SNOWSHOE MAGAZINE FEATURED ARTICLE:

Snowshoeing New Hampshire’s Western White Mountains

Trails in the western part of New Hampshire’s White Mountains provide numerous opportunities for snowshoeing and enjoying the scenery without too much effort. Most of the following are rated as easy outings, though we have tossed in a couple more challenging routes. Some are loops, some out-and back. So consider this area for family outings as well as solo treks.

In the Lincoln area are five possibilities, four of them rated as easy. North End Loop close to Waterville Valley; Greeley Ponds Trail near the tiny town of Tripoli Mills; and three Lincoln-area trails: Lincoln Woods Trail, Lincoln Woods/Pemi East Side Road Trails and the Flume Trail.

Trails in the area of Franconia Notch include Around-Lonesome-Lake Trail, a trek rated More Difficult for those looking for a challenge, and Bald Mountain and Artist’s Bluff Trail, an easy loop that involves a gradual ascent up Bald Mountain.

450px-Truants_BuildingLINCOLN AREA

North End Loop

This Waterville Valley trail is a good area for beginners. Mostly flat, the route goes around a frozen pond where you may spot a moose, and you will definitely see several of New Hampshire’s 4,000-plus foot peaks towering in the distance. It runs 3 miles and is double tracked with a skate lane for those speedy skate skiers.

Greeley Ponds Trail

Running through Mad River Notch, this is one of the oldest favorites in New Hampshire, an easy, out-and-back relatively flat trail that takes in the beautiful Greeley ponds as well as views of Mount Osceola and Mount Kancamagus. You’ll also see the steep side cliffs of Mad River Notch. Nearby Lincoln is a good area to get maps and rent equipment. If you are staying in the area for a bit you can get a meal and catch a few winks here.

Lincoln Woods Trail

Access this popular trail off the Kancamagus Highway, but stick to winter; it’s tourist-clogged in summer and fall. Rated easy and running 5.8 total miles, this out-and-back route takes you along the East Branch of the Pemigewasset River to icy ponds and frozen waterfalls. You will have cross-country skiers for company, but there is space for all. You can also access other trails leading into the Pemigewasset Wilderness, one of the largest roadless areas in the eastern United States. Want to try winter camping? As this trail enters the Wilderness it becomes the Wilderness Trail and there are some good sites along this area for winter camping.

Lincoln Woods/Pemi East Side Road Trails

Rated easiest-to-most-difficult because of the distance, this area comprises about 8 miles of trails maintained by the U.S. Forest Service. They are tracked and packed after heavy snow falls and run on opposite sides of the Pemigewasset River, double tracked with a center lane for snowshoers. Total mileage is 11 and elevation gain minimal, making this loop a good choice for beginners as well as athletes.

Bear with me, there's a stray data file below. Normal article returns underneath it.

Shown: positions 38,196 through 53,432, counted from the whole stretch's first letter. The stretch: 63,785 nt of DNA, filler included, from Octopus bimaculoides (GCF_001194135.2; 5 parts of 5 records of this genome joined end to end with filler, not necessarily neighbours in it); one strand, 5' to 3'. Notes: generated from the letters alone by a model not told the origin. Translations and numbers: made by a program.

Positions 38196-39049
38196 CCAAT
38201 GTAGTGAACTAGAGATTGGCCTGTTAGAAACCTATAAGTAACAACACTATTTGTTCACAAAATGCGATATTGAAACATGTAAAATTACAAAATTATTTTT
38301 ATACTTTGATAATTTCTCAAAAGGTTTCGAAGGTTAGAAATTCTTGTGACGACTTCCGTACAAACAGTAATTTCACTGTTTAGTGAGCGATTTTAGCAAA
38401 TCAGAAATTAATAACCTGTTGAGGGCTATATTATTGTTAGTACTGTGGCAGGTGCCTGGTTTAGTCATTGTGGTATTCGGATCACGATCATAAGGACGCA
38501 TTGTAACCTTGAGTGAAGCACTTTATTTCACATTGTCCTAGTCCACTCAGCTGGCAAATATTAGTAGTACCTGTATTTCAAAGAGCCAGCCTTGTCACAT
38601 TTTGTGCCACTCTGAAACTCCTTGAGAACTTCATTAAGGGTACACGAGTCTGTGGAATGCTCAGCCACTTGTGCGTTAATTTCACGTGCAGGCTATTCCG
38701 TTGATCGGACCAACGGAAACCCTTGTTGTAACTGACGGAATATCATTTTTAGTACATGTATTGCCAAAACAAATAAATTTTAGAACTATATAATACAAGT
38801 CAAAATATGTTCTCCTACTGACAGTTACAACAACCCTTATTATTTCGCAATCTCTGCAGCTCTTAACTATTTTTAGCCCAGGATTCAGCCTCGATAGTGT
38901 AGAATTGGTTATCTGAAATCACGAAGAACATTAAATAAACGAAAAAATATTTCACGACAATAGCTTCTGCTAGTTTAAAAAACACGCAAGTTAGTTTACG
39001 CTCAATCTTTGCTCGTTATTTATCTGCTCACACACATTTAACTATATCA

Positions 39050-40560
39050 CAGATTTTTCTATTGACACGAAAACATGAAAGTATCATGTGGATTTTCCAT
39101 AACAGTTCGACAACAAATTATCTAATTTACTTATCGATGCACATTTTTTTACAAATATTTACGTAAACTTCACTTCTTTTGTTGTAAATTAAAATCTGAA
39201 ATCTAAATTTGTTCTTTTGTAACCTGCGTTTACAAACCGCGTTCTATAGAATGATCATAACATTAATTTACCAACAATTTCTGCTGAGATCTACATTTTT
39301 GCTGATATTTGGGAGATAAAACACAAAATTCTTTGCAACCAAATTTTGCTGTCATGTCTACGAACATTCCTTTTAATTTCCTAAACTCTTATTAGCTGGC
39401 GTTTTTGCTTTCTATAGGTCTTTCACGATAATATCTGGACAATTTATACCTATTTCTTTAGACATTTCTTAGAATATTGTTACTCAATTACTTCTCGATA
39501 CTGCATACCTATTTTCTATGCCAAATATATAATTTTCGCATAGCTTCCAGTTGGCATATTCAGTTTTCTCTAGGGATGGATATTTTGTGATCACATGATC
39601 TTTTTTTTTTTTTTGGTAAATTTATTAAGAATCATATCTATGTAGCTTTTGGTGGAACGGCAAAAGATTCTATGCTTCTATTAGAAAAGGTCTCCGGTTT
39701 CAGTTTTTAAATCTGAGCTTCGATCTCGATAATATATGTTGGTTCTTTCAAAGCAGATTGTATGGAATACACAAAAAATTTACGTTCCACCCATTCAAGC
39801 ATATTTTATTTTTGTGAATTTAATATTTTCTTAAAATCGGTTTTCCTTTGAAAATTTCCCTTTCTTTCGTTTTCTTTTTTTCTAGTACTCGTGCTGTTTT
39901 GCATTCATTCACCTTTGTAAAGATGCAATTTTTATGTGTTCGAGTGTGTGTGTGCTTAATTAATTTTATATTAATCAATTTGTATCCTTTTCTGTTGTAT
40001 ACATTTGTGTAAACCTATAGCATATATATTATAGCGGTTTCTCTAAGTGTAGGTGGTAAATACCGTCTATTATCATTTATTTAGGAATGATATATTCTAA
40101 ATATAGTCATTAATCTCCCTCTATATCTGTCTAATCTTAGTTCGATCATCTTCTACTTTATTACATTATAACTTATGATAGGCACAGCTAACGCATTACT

The Flume Trail

Want to get the adrenaline flowing? Try this easy, 2-mile loop for the views of ice climbers chopping their way up the frozen waterfalls at the Plume in Franconia Notch State Park. When they are up there, seen from the Flume Trail they look tiny, hanging way up there on the gleaming heights. But even if the climbers are not doing their thing the day you take this trail, you can still see several pristine frozen falls.

FRANCONIA AREA

Around-Lonesome-Lake Trail

This 3.2-mile route to the shores of Lonesome Lake in Franconia Notch State Park is rated more difficult and not groomed. The loop scenery is magnificent, with the lake settled in the midst of towering 4,293-foot North Kinsman and 4,358-foot South Kinsman, and views of the stunning frozen lake, with Franconia Ridge and surrounding ravines falling away.

DowAcademyBald Mountain and Artists Bluff Trail

This Franconia Notch State Park loop route does go up Bald Mountain and around Artists’ Bluff, but the ascent is gradual and short, with a total gain of just 340 feet, so it’s rated easy and runs 1.5 total miles. There can be some bare spots up on the rocky ledges, which can be icy, but the views up here are worth it even if you don’t make it all the way up in your snowshoes. If you are looking for some downhill skiing, take in nearby Cannon Mountain, one of New Hampshire’s long-time favorites.

This entry was posted in Destinations, Features by Sherry Hanson. Bookmark the permalink.

About Sherry Hanson

Sherry enjoys the outdoors, running, biking and kayaking, traveling, the mountains and the beach. She has published more than 450 articles, taking on anything that interests her these days. Visit her website for more information and a selection of published articles, a few photos, a mention of my poetry: http://www.sherryhanson.com. After 21 years on the Maine Coast, Sherry relocated to Portland Oregon in 2013.

Leave a Reply

This site uses Akismet to reduce spam. Learn how your comment data is processed.